All useful software has bugs, and neither the length of the bug list nor the unit test code coverage will tell you whether a test framework meets your needs.
Where I work, groups use either JUnit or TestNG for Java unit testing. We chose them because they are widely used, and so most of the common bugs -- the ones we are mostly likely to encounter -- have already been fixed. Any common bugs that are not fixed are probably well-documented in release notes or in something like StackOverflow.
If I were selecting a unit-testing framework from scratch, I would consider the following:
- Is it open-source? (binary metric)
- Is the documentation adequate?
- Are there lots of examples written by people other than the authors?
- Is it easy to get answers to questions, preferably because someone else already asked them and answered them.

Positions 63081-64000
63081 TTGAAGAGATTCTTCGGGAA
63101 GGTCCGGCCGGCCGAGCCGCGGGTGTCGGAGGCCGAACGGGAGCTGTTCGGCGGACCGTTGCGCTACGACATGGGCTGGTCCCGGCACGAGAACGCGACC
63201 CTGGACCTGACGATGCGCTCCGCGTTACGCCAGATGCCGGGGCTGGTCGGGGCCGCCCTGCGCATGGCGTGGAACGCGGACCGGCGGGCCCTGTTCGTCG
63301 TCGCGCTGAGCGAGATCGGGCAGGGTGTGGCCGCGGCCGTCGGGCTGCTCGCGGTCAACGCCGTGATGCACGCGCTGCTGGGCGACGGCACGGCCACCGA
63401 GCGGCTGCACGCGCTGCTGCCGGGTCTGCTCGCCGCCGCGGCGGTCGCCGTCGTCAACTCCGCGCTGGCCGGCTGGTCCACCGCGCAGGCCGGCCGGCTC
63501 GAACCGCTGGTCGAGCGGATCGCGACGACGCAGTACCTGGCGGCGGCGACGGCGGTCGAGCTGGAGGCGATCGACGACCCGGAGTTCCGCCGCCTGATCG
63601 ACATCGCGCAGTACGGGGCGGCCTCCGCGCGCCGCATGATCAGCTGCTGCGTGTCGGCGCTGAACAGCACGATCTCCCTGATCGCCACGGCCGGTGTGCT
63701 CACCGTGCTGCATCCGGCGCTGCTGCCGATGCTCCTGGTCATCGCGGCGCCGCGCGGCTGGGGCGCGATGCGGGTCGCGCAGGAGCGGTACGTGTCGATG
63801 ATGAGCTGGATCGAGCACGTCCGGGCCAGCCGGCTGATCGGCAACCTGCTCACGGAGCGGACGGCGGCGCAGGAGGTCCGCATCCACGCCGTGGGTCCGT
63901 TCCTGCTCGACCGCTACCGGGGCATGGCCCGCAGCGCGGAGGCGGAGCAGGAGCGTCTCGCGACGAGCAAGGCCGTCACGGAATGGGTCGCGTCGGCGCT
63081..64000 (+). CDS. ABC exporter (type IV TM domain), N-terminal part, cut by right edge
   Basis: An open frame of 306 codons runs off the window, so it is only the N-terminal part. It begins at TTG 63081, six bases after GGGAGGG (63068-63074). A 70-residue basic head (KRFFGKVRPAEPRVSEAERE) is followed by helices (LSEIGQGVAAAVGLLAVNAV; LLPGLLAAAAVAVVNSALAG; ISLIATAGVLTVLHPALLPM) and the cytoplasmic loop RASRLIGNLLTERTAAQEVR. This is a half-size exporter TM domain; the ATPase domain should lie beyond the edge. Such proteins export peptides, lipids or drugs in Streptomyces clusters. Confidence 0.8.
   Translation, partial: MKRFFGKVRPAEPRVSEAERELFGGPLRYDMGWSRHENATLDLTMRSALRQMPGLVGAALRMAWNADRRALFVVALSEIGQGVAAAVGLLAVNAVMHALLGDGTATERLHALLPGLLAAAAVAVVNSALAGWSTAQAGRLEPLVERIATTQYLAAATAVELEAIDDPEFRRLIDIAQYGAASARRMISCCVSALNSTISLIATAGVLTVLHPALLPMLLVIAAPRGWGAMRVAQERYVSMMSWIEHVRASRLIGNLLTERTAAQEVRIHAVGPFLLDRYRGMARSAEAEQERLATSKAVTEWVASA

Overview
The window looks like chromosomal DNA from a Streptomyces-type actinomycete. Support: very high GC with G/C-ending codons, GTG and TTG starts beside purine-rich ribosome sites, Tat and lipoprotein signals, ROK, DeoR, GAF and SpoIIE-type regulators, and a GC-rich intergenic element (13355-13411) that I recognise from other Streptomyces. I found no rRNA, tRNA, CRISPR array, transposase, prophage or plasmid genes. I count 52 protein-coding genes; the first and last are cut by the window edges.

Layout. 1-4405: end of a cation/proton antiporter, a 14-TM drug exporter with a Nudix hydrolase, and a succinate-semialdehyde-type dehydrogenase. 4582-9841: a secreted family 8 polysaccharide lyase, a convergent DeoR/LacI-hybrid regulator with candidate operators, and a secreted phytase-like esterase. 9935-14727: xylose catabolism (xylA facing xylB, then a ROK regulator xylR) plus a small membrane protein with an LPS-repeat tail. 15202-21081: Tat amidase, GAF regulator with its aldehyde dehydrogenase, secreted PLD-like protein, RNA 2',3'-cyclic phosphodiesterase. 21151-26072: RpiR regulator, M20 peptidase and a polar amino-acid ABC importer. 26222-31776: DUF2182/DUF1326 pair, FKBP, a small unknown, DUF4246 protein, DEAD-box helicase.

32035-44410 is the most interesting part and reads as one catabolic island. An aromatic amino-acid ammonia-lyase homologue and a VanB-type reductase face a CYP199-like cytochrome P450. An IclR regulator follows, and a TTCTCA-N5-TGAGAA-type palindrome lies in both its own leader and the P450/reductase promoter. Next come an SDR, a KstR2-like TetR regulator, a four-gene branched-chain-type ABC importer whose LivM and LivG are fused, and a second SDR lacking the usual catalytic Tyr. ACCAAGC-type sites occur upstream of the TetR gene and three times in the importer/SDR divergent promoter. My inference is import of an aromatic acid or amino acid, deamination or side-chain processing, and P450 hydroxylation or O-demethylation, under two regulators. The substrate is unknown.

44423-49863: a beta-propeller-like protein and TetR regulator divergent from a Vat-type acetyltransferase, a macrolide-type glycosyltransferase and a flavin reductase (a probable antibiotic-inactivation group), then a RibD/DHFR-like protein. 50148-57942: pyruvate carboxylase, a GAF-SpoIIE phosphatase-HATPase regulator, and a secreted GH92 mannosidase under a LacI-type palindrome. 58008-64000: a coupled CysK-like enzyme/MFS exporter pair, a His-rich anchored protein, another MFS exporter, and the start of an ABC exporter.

- When people answer questions about the framework, do they tend to sound satisfied with it, or do they sound angry/frustrated?
The question specifically asked for metrics, and most of those points are not phrased quantitatively, but I think you could find ways to quantify most of them.
The Op specifically wants to know whether test/code coverage will tell them anything about test framework reliability. I would be concerned about a framework with no unit tests, but if I were comparing two frameworks that both had unit tests, I would be reluctant to choose one over the other based solely on which one had more test/code coverage.